Enid Russell-Smith was born in Esher, Surrey on 3 March 1903. She was educated at Saint Felix School, Southwold, and Newnham College, Cambridge, graduating in 1925. She was one of the first of three women to enter the British civil service via competitive examination in 1925.
She joined the Ministry of Health and, during World War II, she helped evacuate children from Britain's major cities to the countryside to escape the Blitz. She later participated in the establishment of the UK's National Health Service, holding the titles of Principal Assistant Secretary, Under-Secretary and Deputy Secretary.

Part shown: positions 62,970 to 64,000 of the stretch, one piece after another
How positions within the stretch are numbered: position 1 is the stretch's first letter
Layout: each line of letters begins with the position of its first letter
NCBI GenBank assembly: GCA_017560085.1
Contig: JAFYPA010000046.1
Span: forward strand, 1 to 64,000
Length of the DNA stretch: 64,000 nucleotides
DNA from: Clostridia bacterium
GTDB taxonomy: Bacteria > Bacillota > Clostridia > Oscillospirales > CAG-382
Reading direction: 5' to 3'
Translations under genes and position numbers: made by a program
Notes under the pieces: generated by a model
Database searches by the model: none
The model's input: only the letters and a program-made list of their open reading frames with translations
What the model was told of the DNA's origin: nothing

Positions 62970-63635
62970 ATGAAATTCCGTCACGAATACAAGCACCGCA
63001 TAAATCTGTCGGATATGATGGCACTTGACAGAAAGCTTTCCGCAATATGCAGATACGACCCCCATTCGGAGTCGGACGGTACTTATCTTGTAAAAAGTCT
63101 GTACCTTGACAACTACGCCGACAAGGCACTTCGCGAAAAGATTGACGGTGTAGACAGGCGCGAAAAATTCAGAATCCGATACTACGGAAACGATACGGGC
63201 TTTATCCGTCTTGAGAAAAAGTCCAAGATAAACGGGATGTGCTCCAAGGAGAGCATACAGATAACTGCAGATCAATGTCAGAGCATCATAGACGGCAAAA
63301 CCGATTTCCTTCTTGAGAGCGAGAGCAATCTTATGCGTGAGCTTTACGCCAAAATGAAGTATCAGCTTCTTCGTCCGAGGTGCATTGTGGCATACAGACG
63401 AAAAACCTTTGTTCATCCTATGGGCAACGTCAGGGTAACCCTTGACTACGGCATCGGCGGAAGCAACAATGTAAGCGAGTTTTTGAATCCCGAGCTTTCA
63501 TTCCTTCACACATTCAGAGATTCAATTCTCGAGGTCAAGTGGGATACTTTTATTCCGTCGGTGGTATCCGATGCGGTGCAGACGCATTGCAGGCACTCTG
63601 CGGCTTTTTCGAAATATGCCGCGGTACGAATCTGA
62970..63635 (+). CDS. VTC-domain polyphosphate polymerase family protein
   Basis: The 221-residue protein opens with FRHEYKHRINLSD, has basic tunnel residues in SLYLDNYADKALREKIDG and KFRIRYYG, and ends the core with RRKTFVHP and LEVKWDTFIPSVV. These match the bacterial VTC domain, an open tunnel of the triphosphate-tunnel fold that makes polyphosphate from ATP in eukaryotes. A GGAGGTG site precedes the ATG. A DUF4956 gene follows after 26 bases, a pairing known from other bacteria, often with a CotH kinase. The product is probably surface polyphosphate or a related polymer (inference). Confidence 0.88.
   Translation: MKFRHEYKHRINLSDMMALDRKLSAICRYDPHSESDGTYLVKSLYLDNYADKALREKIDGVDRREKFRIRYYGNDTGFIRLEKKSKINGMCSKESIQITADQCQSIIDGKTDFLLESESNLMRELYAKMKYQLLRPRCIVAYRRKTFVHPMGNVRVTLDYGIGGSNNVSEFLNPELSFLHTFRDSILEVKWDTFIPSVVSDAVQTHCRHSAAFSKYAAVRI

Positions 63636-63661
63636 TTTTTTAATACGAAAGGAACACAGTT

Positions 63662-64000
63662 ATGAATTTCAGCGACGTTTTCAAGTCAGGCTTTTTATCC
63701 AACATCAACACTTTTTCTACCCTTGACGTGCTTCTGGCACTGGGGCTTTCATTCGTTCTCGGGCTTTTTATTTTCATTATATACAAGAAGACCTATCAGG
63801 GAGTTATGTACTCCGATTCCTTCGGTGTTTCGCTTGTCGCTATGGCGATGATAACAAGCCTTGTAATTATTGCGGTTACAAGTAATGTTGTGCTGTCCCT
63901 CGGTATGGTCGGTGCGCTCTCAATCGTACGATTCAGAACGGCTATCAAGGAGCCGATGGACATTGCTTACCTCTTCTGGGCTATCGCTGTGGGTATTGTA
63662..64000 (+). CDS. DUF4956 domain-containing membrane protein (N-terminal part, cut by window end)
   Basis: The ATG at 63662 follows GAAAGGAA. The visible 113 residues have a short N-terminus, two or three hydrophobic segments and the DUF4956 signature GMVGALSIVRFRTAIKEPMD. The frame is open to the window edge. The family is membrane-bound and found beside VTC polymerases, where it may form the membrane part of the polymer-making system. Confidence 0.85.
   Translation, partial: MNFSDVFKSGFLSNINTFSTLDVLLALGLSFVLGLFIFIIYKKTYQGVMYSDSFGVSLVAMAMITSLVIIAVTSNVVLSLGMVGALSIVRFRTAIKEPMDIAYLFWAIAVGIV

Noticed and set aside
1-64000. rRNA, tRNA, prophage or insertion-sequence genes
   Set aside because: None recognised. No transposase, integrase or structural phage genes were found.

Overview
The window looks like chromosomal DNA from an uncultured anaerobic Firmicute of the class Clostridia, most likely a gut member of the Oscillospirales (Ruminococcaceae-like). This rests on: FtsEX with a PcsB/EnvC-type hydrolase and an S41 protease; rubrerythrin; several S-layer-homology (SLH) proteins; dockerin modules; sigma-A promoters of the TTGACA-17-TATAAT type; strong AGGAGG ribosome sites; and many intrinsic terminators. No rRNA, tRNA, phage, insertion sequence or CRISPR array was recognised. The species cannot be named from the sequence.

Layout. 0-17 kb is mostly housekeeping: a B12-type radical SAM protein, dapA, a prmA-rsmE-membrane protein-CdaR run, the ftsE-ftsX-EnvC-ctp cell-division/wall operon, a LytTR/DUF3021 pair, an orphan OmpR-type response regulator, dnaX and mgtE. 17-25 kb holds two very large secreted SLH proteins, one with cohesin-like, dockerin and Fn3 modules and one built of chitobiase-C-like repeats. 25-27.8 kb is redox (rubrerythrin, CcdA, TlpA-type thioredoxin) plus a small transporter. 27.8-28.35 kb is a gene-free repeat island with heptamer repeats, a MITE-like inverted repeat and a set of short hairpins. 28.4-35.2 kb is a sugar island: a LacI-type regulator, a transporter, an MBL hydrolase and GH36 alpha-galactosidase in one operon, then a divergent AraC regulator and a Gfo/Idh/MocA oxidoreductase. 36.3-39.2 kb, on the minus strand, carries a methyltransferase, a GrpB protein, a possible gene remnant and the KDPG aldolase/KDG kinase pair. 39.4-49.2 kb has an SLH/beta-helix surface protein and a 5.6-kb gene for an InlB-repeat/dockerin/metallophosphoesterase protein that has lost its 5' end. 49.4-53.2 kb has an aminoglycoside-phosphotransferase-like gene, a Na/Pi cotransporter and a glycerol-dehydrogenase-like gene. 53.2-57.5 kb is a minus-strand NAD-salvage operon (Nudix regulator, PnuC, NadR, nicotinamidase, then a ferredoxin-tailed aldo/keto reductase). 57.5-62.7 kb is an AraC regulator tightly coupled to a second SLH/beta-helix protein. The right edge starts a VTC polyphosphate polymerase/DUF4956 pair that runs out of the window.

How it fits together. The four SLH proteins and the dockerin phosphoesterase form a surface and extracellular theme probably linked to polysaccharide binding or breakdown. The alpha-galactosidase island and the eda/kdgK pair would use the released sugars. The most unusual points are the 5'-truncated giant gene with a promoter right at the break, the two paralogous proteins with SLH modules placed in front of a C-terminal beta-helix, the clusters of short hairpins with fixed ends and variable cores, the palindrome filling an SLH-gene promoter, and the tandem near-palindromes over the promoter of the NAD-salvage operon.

She was among the first British women to be awarded a black belt in judo. She began judo at age 34, and achieved her shodan (first black belt) grading in 1945. She ultimately achieved a 3-dan ranking through the London Budokwai. Throughout the 1940s and 1950s, she also edited Britain's first regular judo publication, the Budokwai Quarterly Bulletin.
Enid was awarded her DBE in 1953 and retired from the Civil Service in 1963, entering academia, being appointed as Principal of St Aidan's College at Durham University from 1963 to 1970. She published Modern Bureaucracy: The Home Civil Service - an accessible introduction to the UK Civil Service - in 1974. She continued as a part-time lecturer at Durham until 1986.
She died in July 1989, unmarried. Her papers were bequeathed to the Durham University Library.